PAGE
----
Figure 4: Waveforms of long-distance mate attraction signals of one G. pennsylvanicus and one G. veletis male. Figures show typical long-distance mate attraction signal for each species and how signaling typically changes during time periods indicative of low (A & B) and high (C & D) mating activity in the wild. Signal fine-scale properties are indicated as follows: ChD = chirp duration; IChD= interchirp duration; PPCh = pulses per chirp; PD = pulse duration; IPD = interpulse duration; and PP = pulse period, which combines PD and IPD.

Overall, our findings suggest that male field crickets exhibit phenotypically plastic mate attraction signals and that diel rhythms in these signals are synchronized so that they are in phase with diel rhythms in female mating activity, suggesting that signalling plasticity may be adaptive. We have yet to determine how the costs and benefits of the phenotypic plasticity we observed in our species of field cricket ultimate affect fitness.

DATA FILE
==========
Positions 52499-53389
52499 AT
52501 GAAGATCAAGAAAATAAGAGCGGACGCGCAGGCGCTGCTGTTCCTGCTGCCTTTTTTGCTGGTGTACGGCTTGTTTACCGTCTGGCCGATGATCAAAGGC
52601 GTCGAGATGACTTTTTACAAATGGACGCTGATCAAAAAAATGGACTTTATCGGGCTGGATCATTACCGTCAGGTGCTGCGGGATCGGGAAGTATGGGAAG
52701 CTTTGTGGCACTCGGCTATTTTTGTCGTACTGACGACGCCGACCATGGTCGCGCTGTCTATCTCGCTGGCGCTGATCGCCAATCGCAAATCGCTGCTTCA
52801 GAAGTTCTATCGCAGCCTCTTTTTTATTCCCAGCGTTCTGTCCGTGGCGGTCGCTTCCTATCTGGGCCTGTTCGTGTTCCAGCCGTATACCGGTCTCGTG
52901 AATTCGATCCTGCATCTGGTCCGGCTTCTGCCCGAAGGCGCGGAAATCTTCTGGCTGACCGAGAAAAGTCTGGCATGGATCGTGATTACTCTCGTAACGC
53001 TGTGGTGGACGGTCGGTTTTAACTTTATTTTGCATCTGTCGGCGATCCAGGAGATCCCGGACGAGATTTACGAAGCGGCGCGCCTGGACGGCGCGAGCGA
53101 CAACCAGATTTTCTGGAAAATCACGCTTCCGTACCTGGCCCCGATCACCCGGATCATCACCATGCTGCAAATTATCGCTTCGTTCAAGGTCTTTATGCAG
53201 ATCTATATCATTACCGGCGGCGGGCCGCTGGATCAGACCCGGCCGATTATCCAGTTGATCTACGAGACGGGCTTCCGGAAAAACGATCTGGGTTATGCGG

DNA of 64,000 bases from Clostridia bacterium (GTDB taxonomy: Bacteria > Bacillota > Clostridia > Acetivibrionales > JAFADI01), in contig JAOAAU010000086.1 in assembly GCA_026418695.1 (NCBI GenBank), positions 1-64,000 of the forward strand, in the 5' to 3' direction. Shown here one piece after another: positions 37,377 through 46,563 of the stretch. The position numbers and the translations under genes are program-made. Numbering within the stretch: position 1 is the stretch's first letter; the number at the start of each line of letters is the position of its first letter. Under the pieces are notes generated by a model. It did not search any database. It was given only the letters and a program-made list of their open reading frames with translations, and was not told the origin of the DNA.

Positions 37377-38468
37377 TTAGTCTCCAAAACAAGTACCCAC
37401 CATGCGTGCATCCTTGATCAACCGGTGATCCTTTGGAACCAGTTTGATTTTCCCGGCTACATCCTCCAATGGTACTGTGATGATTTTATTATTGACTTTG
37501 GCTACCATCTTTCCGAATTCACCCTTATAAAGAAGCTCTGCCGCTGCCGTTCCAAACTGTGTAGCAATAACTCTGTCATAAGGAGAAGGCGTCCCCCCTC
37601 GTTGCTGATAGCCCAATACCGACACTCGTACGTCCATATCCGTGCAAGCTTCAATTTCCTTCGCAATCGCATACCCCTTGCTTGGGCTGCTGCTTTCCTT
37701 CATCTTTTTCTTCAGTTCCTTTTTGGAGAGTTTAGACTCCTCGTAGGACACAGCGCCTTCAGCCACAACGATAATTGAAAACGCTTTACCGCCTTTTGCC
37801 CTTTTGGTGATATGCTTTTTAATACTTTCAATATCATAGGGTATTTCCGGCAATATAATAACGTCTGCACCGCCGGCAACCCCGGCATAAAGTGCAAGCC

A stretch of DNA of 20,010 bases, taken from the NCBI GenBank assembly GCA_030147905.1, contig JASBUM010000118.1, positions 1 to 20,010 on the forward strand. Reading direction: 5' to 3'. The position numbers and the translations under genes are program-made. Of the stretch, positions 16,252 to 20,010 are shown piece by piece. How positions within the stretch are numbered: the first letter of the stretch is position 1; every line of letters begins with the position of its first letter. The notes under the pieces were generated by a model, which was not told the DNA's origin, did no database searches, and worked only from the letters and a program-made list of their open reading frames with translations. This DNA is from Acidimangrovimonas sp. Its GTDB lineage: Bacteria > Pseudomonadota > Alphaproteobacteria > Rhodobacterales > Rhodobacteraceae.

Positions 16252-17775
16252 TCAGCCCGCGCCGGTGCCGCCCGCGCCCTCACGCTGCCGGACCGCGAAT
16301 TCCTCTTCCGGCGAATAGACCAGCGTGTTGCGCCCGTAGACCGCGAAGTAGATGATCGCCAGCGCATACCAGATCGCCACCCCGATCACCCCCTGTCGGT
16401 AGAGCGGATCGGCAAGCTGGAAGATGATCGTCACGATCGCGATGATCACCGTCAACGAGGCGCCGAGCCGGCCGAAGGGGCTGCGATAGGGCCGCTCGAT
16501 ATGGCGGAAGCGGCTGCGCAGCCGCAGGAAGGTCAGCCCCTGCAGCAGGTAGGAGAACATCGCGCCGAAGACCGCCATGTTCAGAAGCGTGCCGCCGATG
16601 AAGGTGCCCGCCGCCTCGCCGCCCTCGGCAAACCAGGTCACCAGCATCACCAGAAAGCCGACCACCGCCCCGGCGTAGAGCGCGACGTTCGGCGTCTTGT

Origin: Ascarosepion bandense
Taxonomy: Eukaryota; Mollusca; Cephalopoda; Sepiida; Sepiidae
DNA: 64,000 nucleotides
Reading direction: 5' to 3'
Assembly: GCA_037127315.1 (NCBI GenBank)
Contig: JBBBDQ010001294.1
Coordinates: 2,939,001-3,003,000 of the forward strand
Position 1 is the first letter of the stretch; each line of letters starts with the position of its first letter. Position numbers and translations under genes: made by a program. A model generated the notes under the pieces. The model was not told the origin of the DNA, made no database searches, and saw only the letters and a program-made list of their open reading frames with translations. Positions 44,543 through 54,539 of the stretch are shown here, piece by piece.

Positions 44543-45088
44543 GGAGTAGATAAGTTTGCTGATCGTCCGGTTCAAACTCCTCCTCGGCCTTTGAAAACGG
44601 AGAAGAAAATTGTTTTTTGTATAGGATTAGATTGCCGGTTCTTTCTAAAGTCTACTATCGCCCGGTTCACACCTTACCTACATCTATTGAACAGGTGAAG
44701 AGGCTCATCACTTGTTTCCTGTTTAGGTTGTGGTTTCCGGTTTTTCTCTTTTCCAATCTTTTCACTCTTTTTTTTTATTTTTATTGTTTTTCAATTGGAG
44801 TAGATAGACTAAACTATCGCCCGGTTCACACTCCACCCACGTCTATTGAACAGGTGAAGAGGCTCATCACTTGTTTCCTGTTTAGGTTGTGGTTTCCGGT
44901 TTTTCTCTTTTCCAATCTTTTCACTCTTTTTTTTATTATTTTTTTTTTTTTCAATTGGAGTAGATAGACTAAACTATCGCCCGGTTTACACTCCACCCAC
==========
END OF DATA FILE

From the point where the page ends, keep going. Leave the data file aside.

References:

Whitman, D. W. and A. A. Agrawal. What is Phenotypic Plasticity and why is it Important? Pages 1-63 in: D. W. Whitman and T. N. Ananthakrishna (editors), Phenotypic plasticity of insects: Mechanisms and consequences. Science Publishers, Inc, Enfield, NH

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Male crickets change their behaviour when watched by an audience

Playing to an audience: The social environment influences aggression and victory displays

A new article in Biology Letters by Lauren Fitzsimmons and Susan Bertram